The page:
In 2012, the Nirbhaya gangrape case took the world by a storm!
Jyoti Singh, a 23-year-old student, was gang-raped on a moving bus. Her attackers then threw her from the moving bus, leaving her to die. Despite medical attention, she died from her injuries thirteen days after the attack.
This case was instrumental in bringing attention to the topic of rape not just in India, but around the world. In 2013, the men received charges of rape and murder, and sentenced to death. One of the attackers committed suicide in prison. The juvenile involved served a three year sentence prior to his release in 2015.
The remaining men received death sentences as punishment for their crimes of rape and murder. On May 5, 2017, the Supreme Court rejected appeals made by the defendants . The death sentences remained.
Despite the victory for Jyoti Singh’s family, some question the ethics behind the death sentence for the attackers. Regardless of differences of opinions regarding the sentences, we can all agree that convicting the rapists was necessary. Rape is a problem in India, with many cases going unreported or lacking convictions.
What can we do to put an end to rape culture?
- Sexual education in schools can encourage discussion about sex and consent earlier, while decreasing the stigma associated with rape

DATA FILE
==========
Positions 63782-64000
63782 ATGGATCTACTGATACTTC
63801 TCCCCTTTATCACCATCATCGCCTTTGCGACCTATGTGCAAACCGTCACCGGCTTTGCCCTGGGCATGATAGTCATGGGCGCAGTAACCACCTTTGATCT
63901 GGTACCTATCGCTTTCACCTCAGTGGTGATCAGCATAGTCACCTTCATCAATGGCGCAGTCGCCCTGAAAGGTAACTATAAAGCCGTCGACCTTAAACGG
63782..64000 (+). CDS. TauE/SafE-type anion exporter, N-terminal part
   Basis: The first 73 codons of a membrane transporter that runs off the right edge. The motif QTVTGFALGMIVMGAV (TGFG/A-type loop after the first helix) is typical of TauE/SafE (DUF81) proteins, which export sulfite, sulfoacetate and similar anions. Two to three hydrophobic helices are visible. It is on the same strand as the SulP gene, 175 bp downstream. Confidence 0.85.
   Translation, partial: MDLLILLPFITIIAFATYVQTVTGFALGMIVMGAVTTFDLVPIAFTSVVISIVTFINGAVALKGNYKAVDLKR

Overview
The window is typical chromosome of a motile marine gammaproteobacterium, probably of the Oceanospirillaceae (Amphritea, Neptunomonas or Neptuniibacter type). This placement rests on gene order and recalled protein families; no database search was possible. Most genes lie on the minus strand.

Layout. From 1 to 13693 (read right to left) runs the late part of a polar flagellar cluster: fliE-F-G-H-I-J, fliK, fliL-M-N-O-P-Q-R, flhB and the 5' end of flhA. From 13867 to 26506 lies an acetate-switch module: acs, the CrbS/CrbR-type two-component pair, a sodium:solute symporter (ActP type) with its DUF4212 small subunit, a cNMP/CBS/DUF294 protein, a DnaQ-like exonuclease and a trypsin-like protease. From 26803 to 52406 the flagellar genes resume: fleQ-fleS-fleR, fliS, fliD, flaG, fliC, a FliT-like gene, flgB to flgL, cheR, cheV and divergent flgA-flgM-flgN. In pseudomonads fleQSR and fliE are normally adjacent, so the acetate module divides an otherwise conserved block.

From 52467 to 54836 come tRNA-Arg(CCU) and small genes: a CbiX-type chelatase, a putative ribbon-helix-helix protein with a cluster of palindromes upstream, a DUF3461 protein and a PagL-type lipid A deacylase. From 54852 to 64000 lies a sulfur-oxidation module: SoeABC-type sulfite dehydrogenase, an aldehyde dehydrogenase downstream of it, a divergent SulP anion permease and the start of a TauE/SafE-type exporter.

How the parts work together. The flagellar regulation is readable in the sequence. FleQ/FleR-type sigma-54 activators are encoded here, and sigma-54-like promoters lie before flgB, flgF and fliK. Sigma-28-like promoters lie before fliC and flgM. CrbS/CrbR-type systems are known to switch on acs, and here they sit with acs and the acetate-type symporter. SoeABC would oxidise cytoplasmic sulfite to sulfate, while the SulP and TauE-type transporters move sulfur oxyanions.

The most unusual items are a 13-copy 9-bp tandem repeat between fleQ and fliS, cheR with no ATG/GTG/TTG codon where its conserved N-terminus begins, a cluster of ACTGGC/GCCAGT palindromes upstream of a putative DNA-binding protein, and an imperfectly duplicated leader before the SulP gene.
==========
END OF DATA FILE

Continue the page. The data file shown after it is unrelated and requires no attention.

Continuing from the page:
- There needs to be a greater push for women’s equality and empowerment
- More convictions of attackers will make consequences more apparent
- Bringing an end to victim blaming will help reduce the stigma associated with rape victims after their attacks
We must all come together to change the idea that rape is just a “woman’s issue” and make it known that rape is an issue to everyone, regardless of gender. Through verdicts like the one in the Nirbhaya case, rape is viewed as a serious crime with serious punishments. This case is groundbreaking for the convictions of rapists.
This verdict serves as a victory not only to Jyoti Singh, but to women everywhere. The verdict of the Nirbhaya Case serves as a beacon of hope. Hope for victims who are afraid of reporting their case because of existing stigmas surrounding rape. Hope for victims that their cases can end in convictions, and not disappear without consequence for their attackers.
About the Author
Kathryn Pitts is a Political Science major at Georgia State University, pursuing a career in the non-profit sector. She is aiming to work with refugees, specifically women and children, and women’s rights on a global scale. She is passionate about volunteer work and strives to help others every day. Kathryn also enjoys playing with her dog and hiking on weekends off.
Image Source: India.com